This was what was going through my mind when I revisited the 2011 British science-fiction/horror/comedy Attack The Block. I hold this film in great affection; a film which reminds me of London even more 9 years after moving to Cape Town. Starring a young John Boyega and Jodie Whittaker (they’ve done alright since, haven’t they?), it starts with a startling sequence of a young nurse (Whittaker) walking home from a shift on Bonfire Night. She’s on the phone, walking down a quiet, dark street. As she finishes her call, she realises she’s surrounded by a group of young men (teenagers, led by Boyega), on their bikes, armed with blades. They want her phone and jewellery; it’s a frightening scene, one which will play with familiarity to so many. All of a sudden a parked car next to them blows up as something falls from the sky on to it; there’s something inside the car. Whittaker runs away. The something turns out to be an alien, which the boys kill. As they head back to their home in the tower block (which is also home to Whittaker), the dead alien’s compatriots seek the boys out for revenge. What follows is a funny, violent, at times scare-inducing, play on all sorts of familiar film tropes, with dialogue that expertly picks up the language and intonation of many a South London teenager (or at least it did 8 years ago; in preparation, the director rode the top bus of London busses for a few weeks, listening to and recording teenagers speaking to make sure his film would sound authentic).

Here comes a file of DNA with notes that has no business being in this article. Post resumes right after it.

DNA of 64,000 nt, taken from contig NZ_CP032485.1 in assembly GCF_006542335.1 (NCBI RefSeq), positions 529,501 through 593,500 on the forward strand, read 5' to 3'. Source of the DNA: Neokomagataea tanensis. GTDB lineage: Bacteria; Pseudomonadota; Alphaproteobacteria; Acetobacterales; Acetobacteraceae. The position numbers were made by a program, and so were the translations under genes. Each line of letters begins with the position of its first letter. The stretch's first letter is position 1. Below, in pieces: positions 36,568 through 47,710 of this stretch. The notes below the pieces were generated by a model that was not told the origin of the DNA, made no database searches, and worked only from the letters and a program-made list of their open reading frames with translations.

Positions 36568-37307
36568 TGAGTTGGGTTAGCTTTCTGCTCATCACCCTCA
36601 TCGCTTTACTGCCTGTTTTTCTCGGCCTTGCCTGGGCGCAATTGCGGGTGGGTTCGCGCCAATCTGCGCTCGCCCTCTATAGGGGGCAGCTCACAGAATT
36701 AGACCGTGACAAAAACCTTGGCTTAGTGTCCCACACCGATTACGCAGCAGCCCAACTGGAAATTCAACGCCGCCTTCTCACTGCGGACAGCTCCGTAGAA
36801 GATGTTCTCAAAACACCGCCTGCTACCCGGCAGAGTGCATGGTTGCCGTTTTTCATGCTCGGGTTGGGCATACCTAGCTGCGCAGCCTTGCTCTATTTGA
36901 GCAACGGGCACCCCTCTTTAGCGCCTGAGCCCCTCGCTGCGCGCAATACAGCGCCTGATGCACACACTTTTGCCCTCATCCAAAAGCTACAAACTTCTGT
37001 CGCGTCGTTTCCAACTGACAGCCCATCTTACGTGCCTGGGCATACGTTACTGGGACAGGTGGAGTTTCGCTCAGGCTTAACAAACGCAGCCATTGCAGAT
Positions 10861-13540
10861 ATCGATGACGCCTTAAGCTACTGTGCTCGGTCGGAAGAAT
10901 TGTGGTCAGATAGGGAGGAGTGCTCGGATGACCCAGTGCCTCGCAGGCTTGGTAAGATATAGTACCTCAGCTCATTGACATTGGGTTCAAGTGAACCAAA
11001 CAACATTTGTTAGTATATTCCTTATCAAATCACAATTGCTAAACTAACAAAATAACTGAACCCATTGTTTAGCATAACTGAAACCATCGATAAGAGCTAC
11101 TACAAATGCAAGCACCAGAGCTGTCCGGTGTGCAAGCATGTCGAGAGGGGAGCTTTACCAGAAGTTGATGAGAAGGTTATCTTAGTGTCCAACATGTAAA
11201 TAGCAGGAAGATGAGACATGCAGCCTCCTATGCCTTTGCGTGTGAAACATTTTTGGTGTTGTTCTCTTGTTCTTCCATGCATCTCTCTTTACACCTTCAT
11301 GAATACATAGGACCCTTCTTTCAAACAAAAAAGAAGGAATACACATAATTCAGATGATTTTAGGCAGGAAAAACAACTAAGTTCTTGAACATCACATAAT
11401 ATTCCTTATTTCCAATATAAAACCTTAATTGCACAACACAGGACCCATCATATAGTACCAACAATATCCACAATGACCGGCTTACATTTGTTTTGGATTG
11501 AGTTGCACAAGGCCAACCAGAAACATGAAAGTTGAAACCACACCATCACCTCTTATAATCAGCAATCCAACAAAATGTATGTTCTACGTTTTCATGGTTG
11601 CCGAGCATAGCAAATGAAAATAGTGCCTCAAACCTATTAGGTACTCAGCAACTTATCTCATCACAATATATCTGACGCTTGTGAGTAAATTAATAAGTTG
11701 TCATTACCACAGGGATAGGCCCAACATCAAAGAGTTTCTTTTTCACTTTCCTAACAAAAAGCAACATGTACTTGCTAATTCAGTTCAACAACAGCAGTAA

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It’s no spoiler to say that along with a multitude of nods to influential and cult films and books (I’m not even going to start down that rabbit hole), the film takes us to a place where the nurse and the teenagers who began the film in conflict end up finding each other and working together. Where initially they ‘other’ each other (most notably in a brilliant, breathless, funny scene where they all end up in the same flat together), by the end they’re working for and sacrificing for one another. The boys confess to Whittaker’s nurse that they carry weapons because “we’re as scared as you”, a moment which causes her to pause in the middle of a comedic yet urgent situation. Are we invited to consider that the boys are ‘othering’ the aliens (who are, after all, trying to defend an attack on one of their own); as the boys say at one point “They’re f***ing monsters”, a phrase often heard on the lips of an angry person lashing out a group perceived to have inflicted wrong?